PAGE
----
When Chris Belfoure graduates from West Virginia University on May 16, he won’t have to worry about finding a job in the United States because he already has one—in China.
Chris will be a professional English trainer at EMC Worldwide in Shanghai, China, a company that develops software technology. While there, he will teach a class to help people better develop their business strategies and communication skills when working with Western companies.
Click below hear Chris discuss WVU's Chinese program, complete with "Let's Go Mountaineers!" in Chinese:
[ Download as MP3 File ]
“I want to be a small part of the bridge linking two large countries,” Chris says. “I hope I can diminish the misunderstandings between them.”
June marks Chris’ move to China, but he doesn’t go into the situation blindly. He has studied abroad on cultural trips to the area with WVU’s Chinese Department as well as worked for Zondy Cyber Group, an international business company, serving as an affiliate with the National Society of Collegiate Scholars.
Chris leaves WVU with a bachelor’s degree in history from the Eberly College of Arts and Sciences. But, using his knowledge of the past isn’t a requirement of his new job. During his junior year at WVU, Chris began to take classes in Chinese, and is now fluent and holds a minor in the language—a major factor of his employment with EMC.
He can also speak French and Italian, and that knack for learning languages seems to run in Chris’s family.
Click below to hear Chris discuss where he got his knack for languages:
[ Download as MP3 File ]
“By the end of my grandmother’s life she was fluent in seven different languages,” Chris explains. “She was from Poland, and in the outbreak of WWII she was placed in an internment camp. The only reason she was able to survive is because she was useful to the Nazis. She was fluent in Hebrew, German, Polish – I guess her passion for languages rubbed off on me.”
While French and Italian are languages Chris learned from a young age, he explains Chinese was much more of a challenge.
“It was perplexing when I walked into the class and we were learning the different tones of Chinese,” Chris says. “I’m not reserved, not shy. When I didn’t feel comfortable participating in class it made me question my own capability.”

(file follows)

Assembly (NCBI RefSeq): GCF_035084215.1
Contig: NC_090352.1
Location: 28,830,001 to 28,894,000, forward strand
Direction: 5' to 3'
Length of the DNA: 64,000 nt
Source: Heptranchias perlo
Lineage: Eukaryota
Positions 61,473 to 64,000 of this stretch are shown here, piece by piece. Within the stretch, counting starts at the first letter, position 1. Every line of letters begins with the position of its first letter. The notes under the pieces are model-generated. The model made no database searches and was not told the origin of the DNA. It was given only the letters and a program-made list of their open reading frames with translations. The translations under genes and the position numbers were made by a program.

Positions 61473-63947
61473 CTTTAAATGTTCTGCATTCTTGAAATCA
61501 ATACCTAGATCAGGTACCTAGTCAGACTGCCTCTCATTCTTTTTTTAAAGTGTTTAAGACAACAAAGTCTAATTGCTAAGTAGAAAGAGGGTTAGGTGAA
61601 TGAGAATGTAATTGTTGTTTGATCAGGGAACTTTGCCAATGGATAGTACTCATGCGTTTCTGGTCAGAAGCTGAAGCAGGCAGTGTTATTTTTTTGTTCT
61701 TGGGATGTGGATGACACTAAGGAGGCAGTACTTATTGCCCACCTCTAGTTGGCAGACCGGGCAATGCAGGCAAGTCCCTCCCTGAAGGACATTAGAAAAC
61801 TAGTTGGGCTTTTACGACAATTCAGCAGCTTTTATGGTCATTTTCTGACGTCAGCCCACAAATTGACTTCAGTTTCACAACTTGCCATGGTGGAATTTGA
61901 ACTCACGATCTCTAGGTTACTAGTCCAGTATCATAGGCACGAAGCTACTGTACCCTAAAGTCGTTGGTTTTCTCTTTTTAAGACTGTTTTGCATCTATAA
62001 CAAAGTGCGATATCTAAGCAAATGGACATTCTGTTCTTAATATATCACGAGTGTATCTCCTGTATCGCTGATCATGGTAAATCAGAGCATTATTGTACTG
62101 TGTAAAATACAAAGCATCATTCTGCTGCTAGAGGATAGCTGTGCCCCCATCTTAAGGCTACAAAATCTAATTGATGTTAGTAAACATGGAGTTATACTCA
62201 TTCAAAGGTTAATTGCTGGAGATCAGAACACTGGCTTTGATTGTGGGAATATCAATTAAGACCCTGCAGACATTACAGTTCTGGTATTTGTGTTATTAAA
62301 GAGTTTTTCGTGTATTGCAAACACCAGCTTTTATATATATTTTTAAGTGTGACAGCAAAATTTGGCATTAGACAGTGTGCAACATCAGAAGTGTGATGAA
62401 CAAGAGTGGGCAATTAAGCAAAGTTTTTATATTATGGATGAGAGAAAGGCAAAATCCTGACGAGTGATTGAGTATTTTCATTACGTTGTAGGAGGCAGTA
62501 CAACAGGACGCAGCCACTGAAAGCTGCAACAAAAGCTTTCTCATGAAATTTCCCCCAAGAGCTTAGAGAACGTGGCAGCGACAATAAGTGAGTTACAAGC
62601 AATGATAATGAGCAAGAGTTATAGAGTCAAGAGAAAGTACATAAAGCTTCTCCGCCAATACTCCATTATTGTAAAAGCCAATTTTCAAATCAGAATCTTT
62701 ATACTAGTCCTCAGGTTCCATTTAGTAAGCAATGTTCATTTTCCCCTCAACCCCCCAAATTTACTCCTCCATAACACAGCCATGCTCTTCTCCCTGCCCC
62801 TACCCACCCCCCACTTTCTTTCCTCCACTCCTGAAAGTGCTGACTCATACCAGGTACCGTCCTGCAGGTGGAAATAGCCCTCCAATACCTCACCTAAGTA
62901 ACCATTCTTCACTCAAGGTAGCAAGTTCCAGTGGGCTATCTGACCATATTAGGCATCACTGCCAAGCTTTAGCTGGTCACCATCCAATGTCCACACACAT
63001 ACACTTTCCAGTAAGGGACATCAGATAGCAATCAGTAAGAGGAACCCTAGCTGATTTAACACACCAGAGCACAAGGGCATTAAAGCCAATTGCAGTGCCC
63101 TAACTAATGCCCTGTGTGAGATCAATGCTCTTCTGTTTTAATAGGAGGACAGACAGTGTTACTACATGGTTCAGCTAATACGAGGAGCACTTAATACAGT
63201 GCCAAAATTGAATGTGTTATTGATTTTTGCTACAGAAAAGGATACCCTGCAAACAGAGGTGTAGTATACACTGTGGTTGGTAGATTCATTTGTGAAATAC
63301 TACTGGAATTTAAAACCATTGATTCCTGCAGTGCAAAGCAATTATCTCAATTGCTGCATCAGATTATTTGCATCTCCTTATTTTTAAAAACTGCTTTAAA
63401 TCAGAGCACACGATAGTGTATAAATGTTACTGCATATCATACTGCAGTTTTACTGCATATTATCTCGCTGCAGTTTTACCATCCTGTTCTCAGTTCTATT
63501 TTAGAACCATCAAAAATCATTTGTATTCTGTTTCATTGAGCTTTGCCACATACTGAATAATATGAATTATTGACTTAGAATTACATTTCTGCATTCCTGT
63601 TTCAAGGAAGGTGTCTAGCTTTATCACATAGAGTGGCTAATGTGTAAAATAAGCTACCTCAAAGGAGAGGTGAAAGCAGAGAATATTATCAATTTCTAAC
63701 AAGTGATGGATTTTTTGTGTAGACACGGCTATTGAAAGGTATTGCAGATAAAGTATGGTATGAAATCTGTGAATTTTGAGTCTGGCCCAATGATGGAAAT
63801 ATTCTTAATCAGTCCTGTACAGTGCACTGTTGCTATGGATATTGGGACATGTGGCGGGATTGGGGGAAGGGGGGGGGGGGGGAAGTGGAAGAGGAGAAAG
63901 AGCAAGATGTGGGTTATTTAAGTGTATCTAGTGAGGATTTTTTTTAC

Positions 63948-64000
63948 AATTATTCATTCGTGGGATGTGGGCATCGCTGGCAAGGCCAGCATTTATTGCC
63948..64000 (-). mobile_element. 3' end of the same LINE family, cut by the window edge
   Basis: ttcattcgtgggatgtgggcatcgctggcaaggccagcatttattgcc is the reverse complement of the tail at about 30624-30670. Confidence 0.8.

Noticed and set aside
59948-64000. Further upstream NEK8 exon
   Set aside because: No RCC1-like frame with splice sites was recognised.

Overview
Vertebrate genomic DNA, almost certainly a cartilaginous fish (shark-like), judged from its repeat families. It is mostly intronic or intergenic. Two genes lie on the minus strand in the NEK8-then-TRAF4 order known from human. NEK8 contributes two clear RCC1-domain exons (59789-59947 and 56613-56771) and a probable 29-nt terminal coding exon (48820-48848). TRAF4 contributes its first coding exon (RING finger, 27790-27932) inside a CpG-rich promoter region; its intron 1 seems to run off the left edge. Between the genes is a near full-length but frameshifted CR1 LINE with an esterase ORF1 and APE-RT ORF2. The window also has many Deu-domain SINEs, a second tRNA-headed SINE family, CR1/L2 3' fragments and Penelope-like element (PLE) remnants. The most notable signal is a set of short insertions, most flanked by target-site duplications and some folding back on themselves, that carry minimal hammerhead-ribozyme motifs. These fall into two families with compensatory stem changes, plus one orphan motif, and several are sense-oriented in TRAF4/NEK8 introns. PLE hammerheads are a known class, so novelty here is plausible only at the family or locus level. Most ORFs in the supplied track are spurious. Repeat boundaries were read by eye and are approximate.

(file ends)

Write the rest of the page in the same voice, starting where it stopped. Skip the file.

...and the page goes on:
Becoming more relaxed with the Chinese language is something Chris attributes to Dr. Hannah Lin and “Teacher Zhang” of the class.
“She was able to draw a similarity,” Chris says. “She was from China and when she came to the U.S. had difficulty adapting to our language. English and Chinese are two alien languages with no similarities whatsoever. By seeing her struggle and overcome it, I knew I was the kind of person who could do the same.
“If I hadn’t had the conversation with my professor at WVU, I may have dropped the class and wouldn’t be where I am today.”
Chris stresses the importance of communicating with professors and developing a good student-professor relationship in all aspects of college life.
“They aren’t in place to beat you up,” Chris says. “They aren’t in place just to give you an ‘A’ or fail you. Professors are in place to develop you as a person. People who have been around are better at assessing things and can give you invaluable knowledge.”
A native of Essex, Conn., Chris has made WVU somewhat of a home away from home.
“Everything in life is a transition,” Chris adds. “I like challenges. I like to try new things and after moving to Morgantown on my own in 2005, I haven’t left here. People go home during the summer, and I’ve stayed.”
Chris hopes to work for EMC Worldwide anywhere from five to 10 years, but he eventually wants to go to law school, as his ideal job is to be a lawyer or to become a diplomat.
“We live in such a big country,” Chris says. “There’s so much to see. That’s the best thing about diplomacy. By going after Chinese, I’ve blended this kind of East-West philosophy about life.”
Advice Chris offers to any new grad is not to limit potential through technology, always create new goals and do everything possible while in school to meet them:
“Don’t watch too much TV and don’t get on Facebook too much. You have to remember to keep evolving as a person and learn how to develop yourself in different ways.
“Sit in the front row of class. Don’t be afraid to participate or speak your mind. If you are afraid to take a class because you don’t know what it is, that should be all the more reason to sign up for it on MIX. You’re only doing yourself a disservice by limiting your potential.”
By Corida Lucas
For the WVU Alumni Association
CONTACT: Tara Curtis, WVU Alumni Association
Follow @wvutoday on Twitter.